Terms and conditions are also a useful document to put in place for your website particularly to govern any monetary or service exchanges. Website Terms and Conditions create IP rights, and impose rights and responsibilities on both the user and the owner of the domain. A Terms and Conditions document ought to contain details about how a commercial transaction unfolds. How do your customers pay for and receive your goods and services? How much do they have to pay for them? Having these details set out in black and white helps to prevent unnecessary disputes arising and allows for speedy dispute resolution.

Privacy of Your User's Information

If throughout the course of your business you are collecting, using or storing your customer’s information you need to have a privacy policy in place to govern these processes. Privacy Policies should be bespoke and tailored to your business, the way you handle and collect data and the purpose for which you collect that data. Your privacy policy needs to be compliant with Australian Privacy Laws and also may need to contemplate the General Data Protection Regulations (GDPR) applying to all European Union citizens. It is critical to understand that if your business collects sensitive information (as defined by the relevant laws), then your data handling and collection needs detail attention.

Intellectual Property

On a website intellectual property (IP) can encompass anything from the name of the company and its logo to the source code in the background. Protection of your IP is important to a company as it preserves your rights to those elements now and into the future and stops others from using them unnecessarily unless permission is given through an IP Assignment or Licence Agreement. 

Protection of IP often is a process of trademarking your designs, logo and name (among other elements of your website). If you are looking to commercialise or protect your IP for the benefit of your business, you can contact the team at Cubed by Law Squared for more information.

Returns and Defects for Online Product Sales

Return policies and product defects often arise in the area of consumer law when online businesses selling goods end up in trouble with consumers and in serious situations, with the ACCC. It is often tempting, or seems logical, to exclude returns or exchanges on items or goods purchased more than three months ago; however, ensuring you are compliant with consumer laws is important. Some key areas where businesses get it wrong on returns:

  1. ‘We do not provide refunds’ – this is a breach of the Australian Consumer Law and should not be written anywhere on your website;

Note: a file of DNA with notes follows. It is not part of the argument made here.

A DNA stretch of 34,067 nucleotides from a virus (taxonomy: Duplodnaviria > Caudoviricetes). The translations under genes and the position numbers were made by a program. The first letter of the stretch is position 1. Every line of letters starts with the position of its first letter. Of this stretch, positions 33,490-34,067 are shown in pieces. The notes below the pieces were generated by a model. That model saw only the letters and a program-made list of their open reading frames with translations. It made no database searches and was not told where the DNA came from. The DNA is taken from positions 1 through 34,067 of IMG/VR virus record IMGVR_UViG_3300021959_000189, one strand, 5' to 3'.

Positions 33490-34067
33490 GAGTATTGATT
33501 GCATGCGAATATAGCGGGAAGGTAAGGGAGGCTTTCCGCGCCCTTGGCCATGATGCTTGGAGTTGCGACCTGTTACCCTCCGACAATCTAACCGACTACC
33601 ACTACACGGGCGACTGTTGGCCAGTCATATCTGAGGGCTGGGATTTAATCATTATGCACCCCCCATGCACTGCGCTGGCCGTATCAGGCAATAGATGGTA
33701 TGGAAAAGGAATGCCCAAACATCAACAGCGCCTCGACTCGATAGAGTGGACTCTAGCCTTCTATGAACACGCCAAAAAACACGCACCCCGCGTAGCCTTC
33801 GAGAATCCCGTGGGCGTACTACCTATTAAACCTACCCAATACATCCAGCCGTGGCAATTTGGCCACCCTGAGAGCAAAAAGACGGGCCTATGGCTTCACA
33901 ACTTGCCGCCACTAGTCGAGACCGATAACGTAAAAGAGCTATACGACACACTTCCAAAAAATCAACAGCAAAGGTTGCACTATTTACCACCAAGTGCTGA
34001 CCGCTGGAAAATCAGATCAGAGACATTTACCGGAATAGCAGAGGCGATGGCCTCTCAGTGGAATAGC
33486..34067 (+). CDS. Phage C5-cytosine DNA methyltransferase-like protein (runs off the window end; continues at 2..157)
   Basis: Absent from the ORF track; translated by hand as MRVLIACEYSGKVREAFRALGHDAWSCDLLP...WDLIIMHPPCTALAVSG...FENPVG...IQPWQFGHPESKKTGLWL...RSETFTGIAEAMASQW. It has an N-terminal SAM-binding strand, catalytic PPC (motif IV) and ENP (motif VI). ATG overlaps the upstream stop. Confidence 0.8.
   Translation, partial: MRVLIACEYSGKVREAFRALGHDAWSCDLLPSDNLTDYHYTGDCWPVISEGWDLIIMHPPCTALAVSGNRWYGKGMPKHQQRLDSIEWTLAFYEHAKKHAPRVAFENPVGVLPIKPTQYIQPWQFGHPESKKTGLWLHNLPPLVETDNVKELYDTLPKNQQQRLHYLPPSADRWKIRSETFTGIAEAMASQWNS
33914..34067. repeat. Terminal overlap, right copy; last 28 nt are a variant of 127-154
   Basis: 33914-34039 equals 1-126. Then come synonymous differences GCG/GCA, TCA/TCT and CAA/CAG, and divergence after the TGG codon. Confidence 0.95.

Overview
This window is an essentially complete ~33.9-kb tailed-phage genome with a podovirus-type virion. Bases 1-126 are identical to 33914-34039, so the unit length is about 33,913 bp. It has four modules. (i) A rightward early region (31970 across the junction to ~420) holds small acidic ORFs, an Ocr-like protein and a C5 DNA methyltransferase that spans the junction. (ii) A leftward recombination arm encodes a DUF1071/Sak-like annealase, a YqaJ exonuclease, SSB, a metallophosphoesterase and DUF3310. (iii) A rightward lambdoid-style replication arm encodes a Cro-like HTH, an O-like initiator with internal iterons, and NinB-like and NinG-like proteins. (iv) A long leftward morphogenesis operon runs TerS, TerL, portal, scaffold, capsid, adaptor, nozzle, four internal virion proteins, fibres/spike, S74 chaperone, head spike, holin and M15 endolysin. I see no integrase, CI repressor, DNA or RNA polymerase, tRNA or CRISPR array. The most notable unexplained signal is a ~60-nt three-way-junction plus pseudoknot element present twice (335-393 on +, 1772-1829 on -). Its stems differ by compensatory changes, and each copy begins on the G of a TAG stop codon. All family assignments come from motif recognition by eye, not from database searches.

2. ‘No refunds on sale items’ – same as above
  3. ‘Major faults vs. minor faults’ – 
    • If MAJOR – the consumer can elect to have a replacement or a refund for the goods or services
    • If MINOR – the consumer has a right for the fault to be repaired without a refund

This is a image of Grace Cue

Grace Cue

Law Graduate & Legal Project Officer at
Law Squared

Hi! I am Grace a Law Graduate and Legal Project Officer at Law Squared. 

After first beginning my time at Law Squared as a Legal Project Officer in early 2018, I  have moved into the position of Graduate Lawyer within the Employment + Workplace Relations team. 

I am eager and excited for what the future holds, currently working behind the scenes, creating content, providing day-to-day support, and exercising my developing legal skills in the employment law arena, under the guidance of Andrew Brooks and Catherine Brooks. 

At the same time, I am currently undertaking my PLT at Leo Cussen part-time. Outside the office, I enjoy playing sport, going to escape rooms, and coaching my old high school badminton team on weekends. Otherwise, I am is often found playing guitar or playing video games with my partner Ryan.


Daring and Disruptive Workshop, with Lisa Messenger!

Daring and Disruptive with Lisa Messenger

Author Rachael Hempling

This week my colleague and friend Rachael Hempling, Barrister and Mediator shares her reflections after the two of us had the opportunity to spend a day with the ever amazing entrepreneur Lisa Messenger. I have followed Lisa for a number of years now and have learnt a lot from her approach to business and the chance to hang out with her for a full day earlier this year provided much inspiration for the business year ahead. You might think what could lawyers learn from a magazine publisher but let me tell you we learnt a lot that day as Rachael shares below.